THIS WEEK’S HUMAN RIGHTS NEWS

By Eva Csik and Bec Devitt

11 May 2012

Federal Government announces budget

On Tuesday, the Federal Government announced its budget for 2012-2013 which included plans to scrap billions from company tax cuts and redirect money to welfare payments. The Government also announced expenditure of $1 billion towards the National Disability Insurance Scheme and $513 million to improve dental services.

The Victorian Council of Social Services has supported measures to make a fairer tax system but highlights the budget’s lack of support for single parents and its failure to address Australia’s housing affordable crisis.

The budget aims to put extra funds into encouraging parents with young children to move back into the workforce. Over four years $225 million will be set aside to help cover childcare costs so that parents can go back to work or get extra training.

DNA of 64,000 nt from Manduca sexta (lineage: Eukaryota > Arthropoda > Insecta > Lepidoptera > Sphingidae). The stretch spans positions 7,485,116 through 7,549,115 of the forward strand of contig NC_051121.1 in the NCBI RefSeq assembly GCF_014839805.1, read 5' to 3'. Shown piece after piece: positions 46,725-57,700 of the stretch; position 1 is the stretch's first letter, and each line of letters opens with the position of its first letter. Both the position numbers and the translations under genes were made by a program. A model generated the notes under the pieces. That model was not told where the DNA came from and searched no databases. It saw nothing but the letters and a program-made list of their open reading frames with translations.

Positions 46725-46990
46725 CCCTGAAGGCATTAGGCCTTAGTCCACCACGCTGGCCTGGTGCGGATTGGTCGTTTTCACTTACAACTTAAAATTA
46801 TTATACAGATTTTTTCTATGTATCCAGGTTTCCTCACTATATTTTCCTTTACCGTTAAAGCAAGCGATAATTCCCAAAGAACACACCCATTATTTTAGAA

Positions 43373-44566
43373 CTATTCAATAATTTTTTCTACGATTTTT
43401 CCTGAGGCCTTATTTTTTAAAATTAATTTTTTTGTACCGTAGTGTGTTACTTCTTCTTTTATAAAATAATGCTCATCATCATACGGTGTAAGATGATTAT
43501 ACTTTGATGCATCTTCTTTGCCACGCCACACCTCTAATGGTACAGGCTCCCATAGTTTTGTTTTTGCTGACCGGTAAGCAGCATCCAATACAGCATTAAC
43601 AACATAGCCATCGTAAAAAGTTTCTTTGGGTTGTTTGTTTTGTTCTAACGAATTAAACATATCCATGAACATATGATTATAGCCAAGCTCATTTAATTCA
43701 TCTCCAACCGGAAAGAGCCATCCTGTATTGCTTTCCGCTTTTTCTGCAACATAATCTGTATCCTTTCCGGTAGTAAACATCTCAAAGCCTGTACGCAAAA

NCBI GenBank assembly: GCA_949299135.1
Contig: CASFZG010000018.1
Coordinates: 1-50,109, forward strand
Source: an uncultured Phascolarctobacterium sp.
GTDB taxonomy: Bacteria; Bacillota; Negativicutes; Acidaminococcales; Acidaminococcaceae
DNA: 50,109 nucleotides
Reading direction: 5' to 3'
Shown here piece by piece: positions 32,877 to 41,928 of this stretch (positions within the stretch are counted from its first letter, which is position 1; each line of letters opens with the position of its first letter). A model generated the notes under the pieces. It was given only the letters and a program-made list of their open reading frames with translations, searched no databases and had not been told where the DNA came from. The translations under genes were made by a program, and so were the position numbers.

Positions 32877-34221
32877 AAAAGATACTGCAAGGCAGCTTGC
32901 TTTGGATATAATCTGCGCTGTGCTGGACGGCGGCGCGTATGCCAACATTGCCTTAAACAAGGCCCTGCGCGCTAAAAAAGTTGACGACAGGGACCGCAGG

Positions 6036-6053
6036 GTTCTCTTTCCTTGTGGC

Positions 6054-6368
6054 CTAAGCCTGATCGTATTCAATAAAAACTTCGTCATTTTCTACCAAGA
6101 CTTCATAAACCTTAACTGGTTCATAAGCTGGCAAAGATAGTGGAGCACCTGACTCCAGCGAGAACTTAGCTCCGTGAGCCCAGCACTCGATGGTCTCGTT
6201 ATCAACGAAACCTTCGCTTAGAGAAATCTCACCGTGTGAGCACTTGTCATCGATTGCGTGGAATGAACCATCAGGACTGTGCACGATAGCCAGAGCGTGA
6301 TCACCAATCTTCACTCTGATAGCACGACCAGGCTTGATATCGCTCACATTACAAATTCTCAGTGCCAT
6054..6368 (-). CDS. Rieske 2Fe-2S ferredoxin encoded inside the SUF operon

George Williams highlights Australia’s hypocrisy with human rights

George Williams has expressed his opinion highlighting the damage created by Australia’s willingness to promote human rights abroad but not within Australia.

Williams uses the example of Australia’s rejection of the UN’s decision that Australia had breached its human rights obligations in regards to the decision to deport Stefan Nystrom following criminal charges despite him arriving in Australia four weeks after his birth.

Nystrom lived out his life in Australia and has no real ties elsewhere other than simply having Swedish citizenship. Deported in 2006, he now lives on the streets in a country where he does not speak the language, has no employment prospects while also suffering mental illness.

George Williams points out that this decision means that someone such as Nystrom has no remedy available when an international body finds Australia has breached its human rights responsibilities.

He also states that not only was the deportation of Nystrom “…a breach of international law, it was also inhumane. Nystrom was certainly a major problem. However, he was our problem rather than Sweden’s.

Members of expert panel urge referendum to be delayed till after federal election